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Jury Duty

I had to get up unusually early for jury duty, a bit of a cruel twist when the alarm goes off and proper sleep is a challenge I regularly face these days. But I roused.

Arriving at 8:30 AM at the county courthouse, we enjoyed about an hour of education on how important all of us are to the process. Which is true as a point of fact of course. And the jury herdsman did a very fine job, so I cannot fault him in the least.

I wonder how many of those people, like myself, are self-employed and thus lose a day’s work (and more if selected)? A forced donation to the State which corporate employees do not suffer, since nearly all large companies pay employees for jury duty. And some people really have it tough with additional daily obligations (like a nursing baby)—but they too have to show up and wait like everyone else. Well, it could be far worse: being on call for a week for federal court an hour’s drive away in Oakland. I just wish I weren’t called every 18 months—one has to wonder just how random the process really is with the millions of people in San Mateo County—what are the odds? The jury pool is selected primarily from DMV records, but also voter registration records and possibly other sources (see California legal code 197).

Around 11:30, we were told to have a long lunch and come back at 13:30, but not to leave since parking could become an issue with another group arriving. So I had a lovely two hours in the parking lot which had no usable cell service. Returning at 13:30, another group was now with us, 200 or so prospective jurors sat until 15:30.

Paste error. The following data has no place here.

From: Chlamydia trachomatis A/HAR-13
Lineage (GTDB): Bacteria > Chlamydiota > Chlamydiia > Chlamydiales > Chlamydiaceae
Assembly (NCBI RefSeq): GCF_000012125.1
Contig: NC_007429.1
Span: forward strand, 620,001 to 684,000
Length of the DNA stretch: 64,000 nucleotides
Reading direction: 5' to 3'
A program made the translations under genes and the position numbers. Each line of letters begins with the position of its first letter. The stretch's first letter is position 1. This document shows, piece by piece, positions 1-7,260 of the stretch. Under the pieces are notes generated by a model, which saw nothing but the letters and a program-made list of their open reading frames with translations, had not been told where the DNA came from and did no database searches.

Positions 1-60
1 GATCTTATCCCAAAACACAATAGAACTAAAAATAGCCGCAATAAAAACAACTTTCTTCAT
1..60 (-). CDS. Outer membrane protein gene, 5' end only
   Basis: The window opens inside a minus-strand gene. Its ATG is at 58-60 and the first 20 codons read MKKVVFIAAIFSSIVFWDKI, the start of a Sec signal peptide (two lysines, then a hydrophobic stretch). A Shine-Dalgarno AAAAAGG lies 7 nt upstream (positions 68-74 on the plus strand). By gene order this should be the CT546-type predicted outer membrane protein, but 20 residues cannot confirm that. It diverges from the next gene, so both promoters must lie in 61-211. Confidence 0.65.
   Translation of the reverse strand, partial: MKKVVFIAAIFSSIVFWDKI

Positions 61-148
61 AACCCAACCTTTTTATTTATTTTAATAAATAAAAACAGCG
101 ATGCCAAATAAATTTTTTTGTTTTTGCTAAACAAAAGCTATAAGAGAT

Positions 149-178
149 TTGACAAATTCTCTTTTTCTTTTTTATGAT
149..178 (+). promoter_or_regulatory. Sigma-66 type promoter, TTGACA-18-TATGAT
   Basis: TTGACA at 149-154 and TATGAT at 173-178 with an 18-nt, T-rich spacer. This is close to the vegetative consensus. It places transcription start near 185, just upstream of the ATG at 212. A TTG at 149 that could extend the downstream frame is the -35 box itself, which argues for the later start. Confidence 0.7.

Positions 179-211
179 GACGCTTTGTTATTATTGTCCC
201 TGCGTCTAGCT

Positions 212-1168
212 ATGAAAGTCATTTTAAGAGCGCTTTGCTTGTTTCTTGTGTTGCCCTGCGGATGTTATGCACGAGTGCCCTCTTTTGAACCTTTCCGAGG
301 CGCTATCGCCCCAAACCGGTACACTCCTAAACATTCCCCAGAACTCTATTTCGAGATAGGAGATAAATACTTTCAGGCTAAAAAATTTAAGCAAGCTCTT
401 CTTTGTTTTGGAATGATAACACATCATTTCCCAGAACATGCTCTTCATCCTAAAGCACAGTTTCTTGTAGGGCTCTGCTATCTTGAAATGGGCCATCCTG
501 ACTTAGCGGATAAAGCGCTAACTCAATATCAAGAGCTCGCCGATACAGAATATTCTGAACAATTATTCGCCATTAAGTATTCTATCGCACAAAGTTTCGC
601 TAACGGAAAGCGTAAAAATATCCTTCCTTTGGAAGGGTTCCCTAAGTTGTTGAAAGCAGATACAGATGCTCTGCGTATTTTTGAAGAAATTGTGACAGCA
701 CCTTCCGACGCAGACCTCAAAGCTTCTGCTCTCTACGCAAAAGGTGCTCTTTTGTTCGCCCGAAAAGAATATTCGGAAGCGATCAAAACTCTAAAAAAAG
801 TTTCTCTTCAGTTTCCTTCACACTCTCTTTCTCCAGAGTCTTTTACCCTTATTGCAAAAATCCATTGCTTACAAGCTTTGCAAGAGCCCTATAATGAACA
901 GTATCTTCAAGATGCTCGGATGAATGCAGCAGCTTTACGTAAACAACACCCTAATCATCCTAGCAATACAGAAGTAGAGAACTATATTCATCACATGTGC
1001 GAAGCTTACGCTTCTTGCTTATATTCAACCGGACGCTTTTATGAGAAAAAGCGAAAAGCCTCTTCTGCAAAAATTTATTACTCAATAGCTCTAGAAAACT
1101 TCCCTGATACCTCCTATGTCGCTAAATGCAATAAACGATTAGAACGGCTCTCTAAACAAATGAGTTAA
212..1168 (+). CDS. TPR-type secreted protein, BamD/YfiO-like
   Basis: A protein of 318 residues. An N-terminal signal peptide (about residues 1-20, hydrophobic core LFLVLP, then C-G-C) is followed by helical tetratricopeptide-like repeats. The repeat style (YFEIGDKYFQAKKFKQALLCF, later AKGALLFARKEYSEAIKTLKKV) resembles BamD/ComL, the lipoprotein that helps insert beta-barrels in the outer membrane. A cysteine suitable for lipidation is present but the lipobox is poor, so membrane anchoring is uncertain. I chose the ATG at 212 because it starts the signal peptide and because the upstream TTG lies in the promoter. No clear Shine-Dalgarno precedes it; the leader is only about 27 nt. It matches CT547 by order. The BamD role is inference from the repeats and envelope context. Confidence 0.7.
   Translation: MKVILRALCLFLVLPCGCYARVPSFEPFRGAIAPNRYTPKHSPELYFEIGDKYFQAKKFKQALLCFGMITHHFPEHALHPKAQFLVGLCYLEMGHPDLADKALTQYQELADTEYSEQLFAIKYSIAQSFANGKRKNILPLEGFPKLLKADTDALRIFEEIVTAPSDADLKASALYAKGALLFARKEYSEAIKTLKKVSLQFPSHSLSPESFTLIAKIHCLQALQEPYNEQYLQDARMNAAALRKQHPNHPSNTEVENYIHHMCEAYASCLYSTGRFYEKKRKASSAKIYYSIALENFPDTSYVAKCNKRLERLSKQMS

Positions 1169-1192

The presiding judge appeared to thank us around 15:30, and even to hand out our 1-year exemption forms. I appreciated the presiding judge taking his time to do this; it showed respect for the jurors and their time, and that’s about all the judge can offer, the system being what it is. It’s good PR.

The presiding judge told us something remarkable: there were 100 potential jury cases that morning, but of the 100, 98 (!) decided to not go to a jury trial and the remaining two were vacillating. But we were off the hook since those cases would have to wait until tomorrow. Apparently, letting defendants know that 200 jurors are down in the basement ready for voir dire* has a certain influence on the decision to plead or go to trial.

* Voir dire : From old French, the legal phrase means "to speak the truth" or "to see them say." Voir dire is the preliminary examination of a prospective juror by a judge or lawyer in the case to decide whether that person can serve on the jury.

It would be very interesting to actually sit on a jury, but so far I have never made it to the voir dire stage. Being selected would be tougher still, since the California juror pledge 232(b)** would require me to check my own moral compass at the door, that is, among other things, I view jury nullification as a fundamentally important check on the legislature and judiciary. Since the California Supreme Court recently rejected jury nullification, no judge would want such a nettlesome person as me on the jury. Which makes this message from the Chief Justice of California rather rich:

Trial by jury is one of the fundamental ideals of American democracy; serving as jurors reminds us that these ideals exist only as long as individual citizens are willing to uphold them.

“Uphold” what? It is an interesting choice of words when jury nullification is deemed grounds for dismissing a juror. Exercising independent judgment as to the validity of the law itself is a prerequisite to any concept of justice, unless one views the State as infallible. But of course the courts do not concern themselves overly much with justice, but rather, The Law. If I am asked to render a judgment that may incarcerate a person, I cannot suspend my moral compass just because it makes the judiciary or legal scholars squirm.